• Jeff Sadowski

    I meant each phonic not syllable.

  • Duncan

    @ Neil:

    > [H]ave you considered one of those throat vibrator […]

    Yes. That was actually covered in an earlier installment. Ken had an experience as a kid where he was scared half to death by someone using such a thing, and he has vowed never to be the one scaring another kid. Given that he’s the man behind the Reglue mission, sourcing second-hand computers, repairing them and sticking Linux on them to give away to kids who otherwise wouldn’t /have/ a computer in the home…

    So it’s not an option.

    @ Jeff Sadowski:

    > record your voice

    What voice? Ken had his entire larynx removed in ordered to eliminate for good the chance of his throat cancer coming back (it was precancerous again, already). He has no voice to record.

    Maybe if he had thought to do that before he had the operation…

  • Dan Saint-Andre

    Years ago I worked in the telephone industry during the early days of Interactive Voice Response (IVR). [That is the technology that resulted in the “Press one or say, ‘yes'” prompts when you call a large company.] They relied on phonemes for the spoken languages. I found this page for Macintosh developers: https://developer.apple.com/library/mac/documentation/UserExperience/Conceptual/SpeechSynthesisProgrammingGuide/Phonemes/Phonemes.html
    It is not enough to find a vowel in the text (a,e,i,o,u) and spit out “ay”, “ee”, etc. Consider the words: father, said, apple. Each has a different sound for the letter “a”. Factor in regional differences — Boston vs. Savannah — and it gets more interesting. Now you might have some idea why good implementations have a price tag.

  • Although not open source, if you don’t mind running proprietary software I find Cepstral quite good. I wrote a python script to take the contents of the clipclipboard and pass it through CepstralCepstral (swift). I set up a custom keyboardand shortcutshortcut to run said script. I find this a workable solution. Cepstral.com if ya interested.

  • Ben

    Don’t forget about Festival at http://www.cstr.ed.ac.uk/projects/festival/. There is also a lightweight version called Flite.

  • To Just saying…

    You may be surprised by me expressing this, but when it comes to tools like tts; partisanship and fanboi-ism needs to be kicked to the ditch. For reasons stated in the article, being without a voice can be deadly in some circumstances. So I will say it in the least confusing way possible:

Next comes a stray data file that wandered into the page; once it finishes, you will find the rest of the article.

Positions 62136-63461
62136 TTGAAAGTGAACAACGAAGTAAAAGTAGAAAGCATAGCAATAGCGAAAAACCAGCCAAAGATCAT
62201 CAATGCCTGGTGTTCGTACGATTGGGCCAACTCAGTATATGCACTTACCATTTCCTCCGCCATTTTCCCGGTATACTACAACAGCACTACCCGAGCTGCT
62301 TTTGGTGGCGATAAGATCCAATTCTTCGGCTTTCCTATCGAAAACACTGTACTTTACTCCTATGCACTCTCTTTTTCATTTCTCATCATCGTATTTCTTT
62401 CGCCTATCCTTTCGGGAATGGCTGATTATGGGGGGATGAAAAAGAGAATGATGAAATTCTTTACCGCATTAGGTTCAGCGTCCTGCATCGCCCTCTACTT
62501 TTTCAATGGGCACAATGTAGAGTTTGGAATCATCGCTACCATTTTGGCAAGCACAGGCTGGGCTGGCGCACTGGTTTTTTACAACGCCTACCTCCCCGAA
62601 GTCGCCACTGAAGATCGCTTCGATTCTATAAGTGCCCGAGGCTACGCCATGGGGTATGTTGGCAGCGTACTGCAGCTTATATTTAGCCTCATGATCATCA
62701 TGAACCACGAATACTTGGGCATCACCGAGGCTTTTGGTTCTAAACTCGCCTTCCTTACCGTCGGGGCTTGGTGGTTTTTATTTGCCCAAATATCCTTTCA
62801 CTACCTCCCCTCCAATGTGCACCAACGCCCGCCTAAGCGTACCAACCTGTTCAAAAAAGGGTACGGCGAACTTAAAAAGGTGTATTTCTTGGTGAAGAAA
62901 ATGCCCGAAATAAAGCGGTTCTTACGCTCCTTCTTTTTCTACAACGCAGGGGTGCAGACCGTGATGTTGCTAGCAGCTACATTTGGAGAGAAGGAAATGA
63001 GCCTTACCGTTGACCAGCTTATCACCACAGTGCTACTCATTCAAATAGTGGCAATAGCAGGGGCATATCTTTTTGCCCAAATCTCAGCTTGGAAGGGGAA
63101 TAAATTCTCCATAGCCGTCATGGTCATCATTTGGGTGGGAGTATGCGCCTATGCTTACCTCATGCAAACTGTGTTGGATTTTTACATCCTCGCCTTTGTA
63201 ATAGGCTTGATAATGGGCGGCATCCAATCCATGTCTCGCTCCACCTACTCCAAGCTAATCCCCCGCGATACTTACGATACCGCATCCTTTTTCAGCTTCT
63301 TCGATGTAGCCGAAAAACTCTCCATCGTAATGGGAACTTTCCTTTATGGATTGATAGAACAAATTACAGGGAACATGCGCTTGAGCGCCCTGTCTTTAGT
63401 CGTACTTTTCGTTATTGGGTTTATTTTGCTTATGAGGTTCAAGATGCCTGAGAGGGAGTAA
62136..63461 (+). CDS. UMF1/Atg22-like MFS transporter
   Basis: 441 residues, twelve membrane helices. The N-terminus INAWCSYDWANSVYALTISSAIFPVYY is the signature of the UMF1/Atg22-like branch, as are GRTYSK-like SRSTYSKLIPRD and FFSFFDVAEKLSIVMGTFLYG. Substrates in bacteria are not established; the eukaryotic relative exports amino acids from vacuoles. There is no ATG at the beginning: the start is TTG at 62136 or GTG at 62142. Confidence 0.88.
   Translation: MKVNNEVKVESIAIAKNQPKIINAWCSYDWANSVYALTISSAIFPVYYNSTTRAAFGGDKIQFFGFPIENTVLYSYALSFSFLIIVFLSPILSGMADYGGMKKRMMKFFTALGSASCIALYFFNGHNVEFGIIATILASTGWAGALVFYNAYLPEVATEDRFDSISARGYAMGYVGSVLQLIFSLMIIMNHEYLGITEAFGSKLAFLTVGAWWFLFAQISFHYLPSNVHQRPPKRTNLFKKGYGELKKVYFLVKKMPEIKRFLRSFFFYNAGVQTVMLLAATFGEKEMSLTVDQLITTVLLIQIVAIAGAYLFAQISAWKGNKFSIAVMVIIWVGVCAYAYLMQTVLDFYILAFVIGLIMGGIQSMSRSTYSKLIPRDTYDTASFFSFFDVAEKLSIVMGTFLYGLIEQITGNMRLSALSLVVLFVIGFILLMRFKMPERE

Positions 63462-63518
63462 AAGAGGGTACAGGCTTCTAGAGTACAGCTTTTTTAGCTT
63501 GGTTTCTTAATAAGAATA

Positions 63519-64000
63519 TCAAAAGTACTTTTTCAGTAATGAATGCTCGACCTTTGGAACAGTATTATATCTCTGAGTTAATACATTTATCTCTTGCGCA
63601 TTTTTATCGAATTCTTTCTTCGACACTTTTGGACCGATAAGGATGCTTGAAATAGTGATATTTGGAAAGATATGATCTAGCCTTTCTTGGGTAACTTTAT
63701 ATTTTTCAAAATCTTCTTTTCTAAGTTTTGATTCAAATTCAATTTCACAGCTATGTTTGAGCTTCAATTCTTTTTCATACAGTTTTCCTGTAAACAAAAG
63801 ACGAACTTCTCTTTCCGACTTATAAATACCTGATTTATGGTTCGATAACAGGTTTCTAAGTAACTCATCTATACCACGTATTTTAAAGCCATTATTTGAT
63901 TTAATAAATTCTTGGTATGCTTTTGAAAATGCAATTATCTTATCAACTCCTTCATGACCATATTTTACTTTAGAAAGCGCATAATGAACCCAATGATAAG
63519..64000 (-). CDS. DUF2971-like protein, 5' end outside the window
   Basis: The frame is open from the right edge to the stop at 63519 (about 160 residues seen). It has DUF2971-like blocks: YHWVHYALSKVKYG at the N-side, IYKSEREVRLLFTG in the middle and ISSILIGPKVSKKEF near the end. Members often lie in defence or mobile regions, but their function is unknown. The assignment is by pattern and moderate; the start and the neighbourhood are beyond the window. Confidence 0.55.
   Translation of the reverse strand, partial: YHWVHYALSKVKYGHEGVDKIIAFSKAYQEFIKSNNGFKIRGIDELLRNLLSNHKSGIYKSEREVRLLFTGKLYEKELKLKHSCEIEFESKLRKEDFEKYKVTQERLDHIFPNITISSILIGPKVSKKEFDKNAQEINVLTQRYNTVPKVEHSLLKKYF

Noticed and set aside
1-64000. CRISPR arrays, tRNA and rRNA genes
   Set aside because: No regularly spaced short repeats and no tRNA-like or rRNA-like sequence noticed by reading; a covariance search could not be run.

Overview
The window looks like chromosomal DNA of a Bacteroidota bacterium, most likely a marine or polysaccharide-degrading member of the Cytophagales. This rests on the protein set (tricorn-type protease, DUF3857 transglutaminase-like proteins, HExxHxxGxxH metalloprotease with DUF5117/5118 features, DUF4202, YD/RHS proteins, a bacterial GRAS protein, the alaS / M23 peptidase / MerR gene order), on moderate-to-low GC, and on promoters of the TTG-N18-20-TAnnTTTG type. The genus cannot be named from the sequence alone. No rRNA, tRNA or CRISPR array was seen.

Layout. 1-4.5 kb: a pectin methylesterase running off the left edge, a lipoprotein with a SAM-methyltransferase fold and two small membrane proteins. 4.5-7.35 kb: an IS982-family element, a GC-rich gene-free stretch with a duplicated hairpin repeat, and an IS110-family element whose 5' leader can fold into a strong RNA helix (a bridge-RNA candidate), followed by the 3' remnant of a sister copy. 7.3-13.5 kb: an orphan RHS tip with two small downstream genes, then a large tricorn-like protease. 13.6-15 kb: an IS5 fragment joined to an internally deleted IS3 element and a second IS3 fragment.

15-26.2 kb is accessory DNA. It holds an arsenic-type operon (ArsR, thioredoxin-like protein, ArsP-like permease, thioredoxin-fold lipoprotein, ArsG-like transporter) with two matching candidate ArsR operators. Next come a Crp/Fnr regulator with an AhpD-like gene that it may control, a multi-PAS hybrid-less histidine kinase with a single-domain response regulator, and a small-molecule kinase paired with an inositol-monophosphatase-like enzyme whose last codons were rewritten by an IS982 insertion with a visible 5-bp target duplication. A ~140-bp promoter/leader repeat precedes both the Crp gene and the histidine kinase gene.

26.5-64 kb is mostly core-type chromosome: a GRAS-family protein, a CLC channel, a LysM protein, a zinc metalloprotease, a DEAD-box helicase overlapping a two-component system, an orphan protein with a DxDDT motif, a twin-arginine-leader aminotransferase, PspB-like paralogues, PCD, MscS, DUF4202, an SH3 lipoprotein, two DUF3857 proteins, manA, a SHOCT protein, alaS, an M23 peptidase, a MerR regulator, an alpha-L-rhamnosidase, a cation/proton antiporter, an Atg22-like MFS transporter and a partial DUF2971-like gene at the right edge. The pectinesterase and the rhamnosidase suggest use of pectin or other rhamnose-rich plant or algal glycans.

I don’t care if the app is written in Unicorn blood. I am going to use the tool that best fits my needs and allows me to live in a safe and productive manner. The ability to remain productive for the rest of my life transcends politics and fanboi postures. If the Linux or FOSS “solution” doesn’t solve the problem, then maybe it’s time to look elsewhere.

    And as an aside, without saying too much; Spencer Hunley and Neil Munrow are doing some amazing work in bringing TTS into easy usability for the masses. DeeAnn Little is the project manager for what we hope is a way to use text to speech easily and for little if any cost.

    While I cannot release any specifics, just let it be known that things are beginning to get exciting. Guys like Charlie Kravetz and myself…everyday Linux users; are seeing magic right before our eyes. This is encouraging given the fact that this project is just now getting off the ground.

    But to my main point. I may dislike the business practices and tactics used by “the other guys”, but if it comes down to it, I’ll use or fork any solution that gives me my life back.

    And our newest member, David; is making MaryTTS usable for single users without the need of connecting to a server somewhere. We’ll keep everyone posted on that as well.

  • Neil, I would be amazingly happy if Google Voice put their male US voice back in the rotation. I don’t know why the male voice disappeared but it’s no longer in the available voices.

    Our group is working toward and considering Android apps that can be deployed. And as mentioned in the comments (thank you)…Android apps are already being prepped to run in a Chrome browser. I don’t believe the OS has any bearing on that being a choice. And we’ll look at every choice available. Neil Munro is working on an absolutely fantastic top grade extension that makes text to speech in Chrome the very best in its class.

    This is what happens when like minded people get together to get stuff done. We’re tackling this from every direction available to us.

    Jeff S. Thank you. And you are correct. The SpeakIt addon is just this side of miracle work. Not sure of this but I believe this addon is an extension of the stand alone app named SpokenText.net. That app is amazing as well and I’ve used it from time to time.

    But some of the real promising works are coming from building MaryTTS into your computer. The actual server side part of the app can be installed on the laptop or desktop at large. When using the app, it doesn’t have to connect to another remote server, thus speeding the whole thing up nicely. I’ll be attempting this in another couple of days and I’ll report at a later date. We want to make sure all of the solution vectors are presented at once, thus eliminating the urge to jump on the one that’s working best at the time. But that’s the beauty of having an experienced Project Manager working with us.